HHS Releases Checklist to Help Businesses Prepare for a Pandemic
The checklist was presented at a Business Roundtable meeting with chief executive officers of leading companies in Washington, DC.
“In the event of a pandemic, planning by business leaders will be critical to protecting employees’ health, limiting the negative economic impact and ensuring the continued delivery of essential services like food, medicine and power,” Leavitt said. “I look forward to involving businesses of all sizes in pandemic planning and integrating their plans into state and federal efforts.”
The new checklist identifies specific activities that companies can do now to prepare for a pandemic and will also be helpful in other types of emergencies. Developed by the Centers for Disease Control and Prevention, the checklist suggests companies plan how they would forecast employee absences during a pandemic; disseminate information to employees; establish flexible work sites; and establish policies for employees who have been exposed, are suspected to be ill or become ill at the worksite. Activities are broken into broader categories for action, including:
- Plan for the impact of a pandemic on a business;
- Plan for the impact of a pandemic on employees and customers;
- Establish policies to be implemented during a pandemic;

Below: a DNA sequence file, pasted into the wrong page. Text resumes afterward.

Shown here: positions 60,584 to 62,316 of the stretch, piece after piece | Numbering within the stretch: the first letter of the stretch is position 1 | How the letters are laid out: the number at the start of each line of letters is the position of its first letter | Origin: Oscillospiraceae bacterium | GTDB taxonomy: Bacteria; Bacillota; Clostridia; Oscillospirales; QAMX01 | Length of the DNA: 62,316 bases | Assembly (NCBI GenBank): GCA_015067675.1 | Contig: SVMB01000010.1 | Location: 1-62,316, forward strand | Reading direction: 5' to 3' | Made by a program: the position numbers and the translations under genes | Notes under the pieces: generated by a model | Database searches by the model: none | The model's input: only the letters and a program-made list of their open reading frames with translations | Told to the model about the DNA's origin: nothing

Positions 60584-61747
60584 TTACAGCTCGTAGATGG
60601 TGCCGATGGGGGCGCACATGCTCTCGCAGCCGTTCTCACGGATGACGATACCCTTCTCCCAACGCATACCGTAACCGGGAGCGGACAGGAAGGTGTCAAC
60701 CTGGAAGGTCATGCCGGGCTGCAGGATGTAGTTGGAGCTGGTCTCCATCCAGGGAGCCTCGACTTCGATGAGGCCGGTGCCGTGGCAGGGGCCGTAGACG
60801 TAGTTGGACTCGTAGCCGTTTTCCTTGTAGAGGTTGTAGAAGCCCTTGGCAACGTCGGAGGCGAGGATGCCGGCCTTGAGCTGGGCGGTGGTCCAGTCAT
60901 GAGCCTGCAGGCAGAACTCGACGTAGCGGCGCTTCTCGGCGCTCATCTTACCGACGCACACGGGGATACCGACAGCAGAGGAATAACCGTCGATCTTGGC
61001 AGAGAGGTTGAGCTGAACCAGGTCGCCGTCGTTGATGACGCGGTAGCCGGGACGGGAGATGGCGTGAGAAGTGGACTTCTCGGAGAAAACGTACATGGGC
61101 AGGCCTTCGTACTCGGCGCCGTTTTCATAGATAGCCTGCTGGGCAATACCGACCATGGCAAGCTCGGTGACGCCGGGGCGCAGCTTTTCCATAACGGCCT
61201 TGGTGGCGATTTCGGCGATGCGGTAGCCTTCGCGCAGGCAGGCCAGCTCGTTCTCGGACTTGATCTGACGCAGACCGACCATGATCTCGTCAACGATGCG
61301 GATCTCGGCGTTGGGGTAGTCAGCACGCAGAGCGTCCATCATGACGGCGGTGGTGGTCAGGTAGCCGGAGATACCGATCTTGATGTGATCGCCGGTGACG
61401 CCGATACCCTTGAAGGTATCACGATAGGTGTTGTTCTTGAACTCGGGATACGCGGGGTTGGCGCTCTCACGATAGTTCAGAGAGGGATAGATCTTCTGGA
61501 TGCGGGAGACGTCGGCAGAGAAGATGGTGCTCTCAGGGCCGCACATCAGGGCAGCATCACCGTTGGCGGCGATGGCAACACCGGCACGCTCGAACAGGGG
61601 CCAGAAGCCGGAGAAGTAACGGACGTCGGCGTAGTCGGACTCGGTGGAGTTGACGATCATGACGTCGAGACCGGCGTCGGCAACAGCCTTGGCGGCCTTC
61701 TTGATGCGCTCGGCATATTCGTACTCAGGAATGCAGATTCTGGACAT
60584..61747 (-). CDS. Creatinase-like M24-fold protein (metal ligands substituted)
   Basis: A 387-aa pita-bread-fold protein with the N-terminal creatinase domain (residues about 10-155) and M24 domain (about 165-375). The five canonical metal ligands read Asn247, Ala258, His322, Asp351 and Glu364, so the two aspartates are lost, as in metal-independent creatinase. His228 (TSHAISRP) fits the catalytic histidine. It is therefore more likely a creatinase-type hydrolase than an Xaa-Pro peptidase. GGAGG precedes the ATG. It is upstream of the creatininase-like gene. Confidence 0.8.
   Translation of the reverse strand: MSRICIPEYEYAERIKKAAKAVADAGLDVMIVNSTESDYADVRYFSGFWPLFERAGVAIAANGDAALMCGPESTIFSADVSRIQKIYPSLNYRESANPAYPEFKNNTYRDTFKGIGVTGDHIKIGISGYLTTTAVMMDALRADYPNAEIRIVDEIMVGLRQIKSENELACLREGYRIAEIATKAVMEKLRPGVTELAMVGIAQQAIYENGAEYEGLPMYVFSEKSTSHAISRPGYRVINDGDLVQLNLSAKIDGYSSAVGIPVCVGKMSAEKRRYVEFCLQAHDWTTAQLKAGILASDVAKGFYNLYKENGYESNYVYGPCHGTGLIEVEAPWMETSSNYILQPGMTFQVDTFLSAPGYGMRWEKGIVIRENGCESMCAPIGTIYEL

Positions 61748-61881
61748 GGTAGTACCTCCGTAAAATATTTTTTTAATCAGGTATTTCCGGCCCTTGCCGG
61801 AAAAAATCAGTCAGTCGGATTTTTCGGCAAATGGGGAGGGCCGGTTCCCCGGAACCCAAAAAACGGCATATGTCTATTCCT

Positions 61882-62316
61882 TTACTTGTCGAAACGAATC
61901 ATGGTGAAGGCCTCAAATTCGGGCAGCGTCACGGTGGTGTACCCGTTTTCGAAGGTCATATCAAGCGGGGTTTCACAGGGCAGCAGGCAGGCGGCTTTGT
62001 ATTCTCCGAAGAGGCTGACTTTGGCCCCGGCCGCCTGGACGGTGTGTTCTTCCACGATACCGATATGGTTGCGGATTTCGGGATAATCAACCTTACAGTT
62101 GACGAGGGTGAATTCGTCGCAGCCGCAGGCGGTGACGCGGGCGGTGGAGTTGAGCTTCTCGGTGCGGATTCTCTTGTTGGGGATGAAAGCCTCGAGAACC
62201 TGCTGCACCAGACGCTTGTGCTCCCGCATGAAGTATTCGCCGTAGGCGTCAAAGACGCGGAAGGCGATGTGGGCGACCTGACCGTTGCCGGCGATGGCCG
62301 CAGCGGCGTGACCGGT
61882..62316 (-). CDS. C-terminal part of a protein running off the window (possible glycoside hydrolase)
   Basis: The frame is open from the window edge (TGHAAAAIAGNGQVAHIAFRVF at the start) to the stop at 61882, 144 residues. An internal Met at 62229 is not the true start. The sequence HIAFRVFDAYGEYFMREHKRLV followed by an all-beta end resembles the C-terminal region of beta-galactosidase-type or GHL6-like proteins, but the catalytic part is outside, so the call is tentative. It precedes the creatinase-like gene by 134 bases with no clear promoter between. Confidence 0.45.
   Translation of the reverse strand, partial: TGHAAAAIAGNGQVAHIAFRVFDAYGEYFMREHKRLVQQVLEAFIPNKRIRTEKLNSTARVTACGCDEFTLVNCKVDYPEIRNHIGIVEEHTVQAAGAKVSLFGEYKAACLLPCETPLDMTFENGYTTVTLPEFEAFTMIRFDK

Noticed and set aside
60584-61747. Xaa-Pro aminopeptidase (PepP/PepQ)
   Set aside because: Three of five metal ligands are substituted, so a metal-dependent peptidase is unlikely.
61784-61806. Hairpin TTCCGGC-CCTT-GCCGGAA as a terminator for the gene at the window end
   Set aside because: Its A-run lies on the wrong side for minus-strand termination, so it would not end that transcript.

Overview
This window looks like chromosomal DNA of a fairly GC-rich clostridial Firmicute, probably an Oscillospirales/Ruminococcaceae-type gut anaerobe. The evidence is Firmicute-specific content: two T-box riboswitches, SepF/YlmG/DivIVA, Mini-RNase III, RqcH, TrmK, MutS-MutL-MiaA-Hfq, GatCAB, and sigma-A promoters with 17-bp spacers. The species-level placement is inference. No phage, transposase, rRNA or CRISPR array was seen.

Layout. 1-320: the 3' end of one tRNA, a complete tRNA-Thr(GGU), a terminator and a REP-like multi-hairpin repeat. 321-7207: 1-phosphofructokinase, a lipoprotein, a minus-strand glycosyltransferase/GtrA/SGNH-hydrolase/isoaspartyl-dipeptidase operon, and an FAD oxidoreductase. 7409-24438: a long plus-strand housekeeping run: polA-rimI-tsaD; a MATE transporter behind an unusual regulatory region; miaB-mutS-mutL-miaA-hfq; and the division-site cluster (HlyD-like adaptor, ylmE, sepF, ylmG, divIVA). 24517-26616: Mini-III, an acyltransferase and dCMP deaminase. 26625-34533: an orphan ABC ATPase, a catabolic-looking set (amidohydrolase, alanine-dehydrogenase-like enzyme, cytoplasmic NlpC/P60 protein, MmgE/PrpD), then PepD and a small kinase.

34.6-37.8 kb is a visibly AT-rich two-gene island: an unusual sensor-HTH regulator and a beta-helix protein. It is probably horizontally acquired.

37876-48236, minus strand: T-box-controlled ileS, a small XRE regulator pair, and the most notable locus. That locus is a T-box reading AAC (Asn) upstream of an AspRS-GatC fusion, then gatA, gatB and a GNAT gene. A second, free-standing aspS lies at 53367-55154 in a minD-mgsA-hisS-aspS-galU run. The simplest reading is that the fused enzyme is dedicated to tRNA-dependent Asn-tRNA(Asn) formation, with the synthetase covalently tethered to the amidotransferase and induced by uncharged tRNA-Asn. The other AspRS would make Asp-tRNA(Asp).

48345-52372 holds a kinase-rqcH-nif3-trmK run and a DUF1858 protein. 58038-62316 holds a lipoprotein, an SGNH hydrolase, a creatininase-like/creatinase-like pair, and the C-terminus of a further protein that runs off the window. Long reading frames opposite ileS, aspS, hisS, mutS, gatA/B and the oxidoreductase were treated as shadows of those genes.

- Allocate resources to protect employees and customers during a pandemic;
- Communicate with and educate employees; and
- Coordinate with external organizations and communities.
The release of the business checklist is one part of overall Bush administration planning to increase pandemic preparedness. In order to safeguard against the threat of a pandemic and mitigate the effects should one occur, President Bush outlined a coordinated government strategy that includes the establishment of a new International Partnership on Avian and Pandemic Influenza, stockpiling of vaccines and antiviral medications, expansion of early-warning systems domestically and abroad and new initiatives for local and state level preparedness.
Leavitt met with senior officials from all 50 states to begin preparing for a series of in-state pandemic-planning summits to be held in every state over the next several months. He also issued a “State and Local Health Department Planning Checklist for Public Health Roles and Responsibilities.” It summarizes key planning activities to be undertaken by the public health system of each state in collaboration with partners. Additional checklists to help families, schools, the travel industry and faith-based and community organizations increase their preparedness will be issued in coming weeks.
A copy of the business checklist and other pandemic planning information is available online at www.pandemicflu.gov.